I have no problem with the amendment, because the amendment seeks to do what the chair was suggesting we do at the outset, and that is to make sure that the documents required for this motion are brought over from the previous session of Parliament. And that's what we're seeing right now. I think it's extremely important to point that out because at the end of the day, this comes down to this whole issue of WE. It's about inflicting as much political damage as possible with a complete disregard for any collateral damage that might happen in the process, as long as it creates absolute political carnage around the and other members of Parliament as much as possible. That's really what this comes down to.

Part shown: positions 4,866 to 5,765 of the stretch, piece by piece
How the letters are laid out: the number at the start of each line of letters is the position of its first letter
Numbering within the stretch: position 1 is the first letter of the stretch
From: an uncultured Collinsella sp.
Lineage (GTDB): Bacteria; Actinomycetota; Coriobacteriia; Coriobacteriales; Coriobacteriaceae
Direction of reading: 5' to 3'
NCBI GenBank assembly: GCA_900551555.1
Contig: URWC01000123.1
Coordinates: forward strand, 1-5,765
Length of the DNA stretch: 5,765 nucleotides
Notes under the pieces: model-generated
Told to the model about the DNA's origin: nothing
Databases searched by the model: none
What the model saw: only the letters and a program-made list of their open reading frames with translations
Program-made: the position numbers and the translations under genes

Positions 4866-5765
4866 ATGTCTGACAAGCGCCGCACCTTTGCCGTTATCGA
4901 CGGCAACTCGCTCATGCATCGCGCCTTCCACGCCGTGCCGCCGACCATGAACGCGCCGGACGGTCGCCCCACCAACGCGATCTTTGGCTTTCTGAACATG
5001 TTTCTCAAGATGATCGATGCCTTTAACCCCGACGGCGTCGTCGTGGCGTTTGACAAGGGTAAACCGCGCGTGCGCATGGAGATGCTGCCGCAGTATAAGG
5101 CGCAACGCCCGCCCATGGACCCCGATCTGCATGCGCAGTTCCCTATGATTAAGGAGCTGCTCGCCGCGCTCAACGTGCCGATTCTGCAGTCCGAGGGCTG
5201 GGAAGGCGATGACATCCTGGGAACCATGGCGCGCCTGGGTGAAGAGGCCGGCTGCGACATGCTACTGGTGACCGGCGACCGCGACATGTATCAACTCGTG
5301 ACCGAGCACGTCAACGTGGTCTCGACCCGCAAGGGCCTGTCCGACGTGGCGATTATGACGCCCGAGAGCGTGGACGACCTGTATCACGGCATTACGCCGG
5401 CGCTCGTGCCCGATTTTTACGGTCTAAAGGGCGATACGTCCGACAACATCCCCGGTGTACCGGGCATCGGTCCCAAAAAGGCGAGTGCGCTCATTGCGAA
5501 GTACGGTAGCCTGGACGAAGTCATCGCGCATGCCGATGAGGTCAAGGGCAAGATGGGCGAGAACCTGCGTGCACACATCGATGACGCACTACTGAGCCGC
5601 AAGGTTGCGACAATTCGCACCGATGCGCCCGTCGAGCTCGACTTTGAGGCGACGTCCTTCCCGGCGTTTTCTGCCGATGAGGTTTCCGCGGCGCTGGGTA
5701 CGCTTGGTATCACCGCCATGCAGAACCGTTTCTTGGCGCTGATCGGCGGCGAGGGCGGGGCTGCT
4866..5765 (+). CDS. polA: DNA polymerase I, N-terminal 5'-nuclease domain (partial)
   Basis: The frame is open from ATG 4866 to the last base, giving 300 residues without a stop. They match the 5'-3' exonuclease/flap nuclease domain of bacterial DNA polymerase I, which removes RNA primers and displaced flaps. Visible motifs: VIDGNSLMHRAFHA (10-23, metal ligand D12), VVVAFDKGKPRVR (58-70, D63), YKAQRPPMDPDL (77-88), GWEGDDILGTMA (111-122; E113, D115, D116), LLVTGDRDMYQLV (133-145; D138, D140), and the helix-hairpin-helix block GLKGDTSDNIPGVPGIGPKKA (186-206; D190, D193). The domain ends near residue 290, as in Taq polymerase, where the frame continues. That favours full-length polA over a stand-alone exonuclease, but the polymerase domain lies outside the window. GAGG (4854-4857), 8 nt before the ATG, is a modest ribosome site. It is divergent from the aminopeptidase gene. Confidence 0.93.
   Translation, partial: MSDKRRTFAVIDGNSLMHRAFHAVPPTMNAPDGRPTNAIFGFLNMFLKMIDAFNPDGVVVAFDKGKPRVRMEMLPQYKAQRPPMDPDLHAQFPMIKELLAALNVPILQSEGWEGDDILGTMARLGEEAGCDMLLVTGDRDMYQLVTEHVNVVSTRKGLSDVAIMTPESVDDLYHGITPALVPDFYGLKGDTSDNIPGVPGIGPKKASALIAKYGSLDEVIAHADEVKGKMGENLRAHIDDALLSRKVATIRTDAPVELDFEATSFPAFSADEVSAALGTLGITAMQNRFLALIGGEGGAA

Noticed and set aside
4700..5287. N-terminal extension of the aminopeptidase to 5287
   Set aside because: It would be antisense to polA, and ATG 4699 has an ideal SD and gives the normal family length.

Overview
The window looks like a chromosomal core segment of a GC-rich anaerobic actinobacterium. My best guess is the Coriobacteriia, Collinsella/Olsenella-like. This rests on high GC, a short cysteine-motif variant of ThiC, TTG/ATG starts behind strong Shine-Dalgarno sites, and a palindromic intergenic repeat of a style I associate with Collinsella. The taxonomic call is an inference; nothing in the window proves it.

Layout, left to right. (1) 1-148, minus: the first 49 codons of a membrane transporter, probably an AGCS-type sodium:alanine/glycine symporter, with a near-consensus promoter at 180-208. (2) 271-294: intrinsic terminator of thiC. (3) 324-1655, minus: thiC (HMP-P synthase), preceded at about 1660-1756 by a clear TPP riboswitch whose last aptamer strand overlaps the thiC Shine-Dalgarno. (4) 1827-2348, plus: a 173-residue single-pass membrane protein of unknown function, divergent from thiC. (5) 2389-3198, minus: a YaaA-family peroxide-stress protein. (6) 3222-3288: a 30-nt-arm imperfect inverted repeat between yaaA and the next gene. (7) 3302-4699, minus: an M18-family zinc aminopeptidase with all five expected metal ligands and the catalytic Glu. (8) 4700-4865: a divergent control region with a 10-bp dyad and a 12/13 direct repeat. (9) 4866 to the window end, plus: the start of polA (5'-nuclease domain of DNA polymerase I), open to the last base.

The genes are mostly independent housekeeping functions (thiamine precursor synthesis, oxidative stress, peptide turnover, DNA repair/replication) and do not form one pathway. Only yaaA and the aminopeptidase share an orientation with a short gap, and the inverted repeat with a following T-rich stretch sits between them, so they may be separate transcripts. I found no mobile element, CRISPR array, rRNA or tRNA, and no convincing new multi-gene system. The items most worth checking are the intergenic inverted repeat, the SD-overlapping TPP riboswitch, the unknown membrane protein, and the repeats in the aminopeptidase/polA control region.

The amendment we're seeing right now...which by the way was introduced by Mr. Kelly, but then suddenly Mr. Poilievre had the French version and there was some confusion as to whether or not Mr. Kelly knew what the amendment was really all about, and he was all over the place with it, and then Mr. Poilievre jumped in and said he had the French version right here. This just underscores the fact that this is politically motivated. This entire charade is politically motivated.
I see Mr. Julian shaking his head. By the way, Mr. Julian, thank you for keeping your camera on when you're not speaking, unlike Mr. Poilievre, who does the equivalent of hiding under the table in a committee room by shutting off his video as soon as he's done talking. I appreciate your at least staying on. It's always nice to have the audience.
I made this comment earlier, when Mr. Julian raised a point about personal attacks, which I disagreed with. I disagree here, too.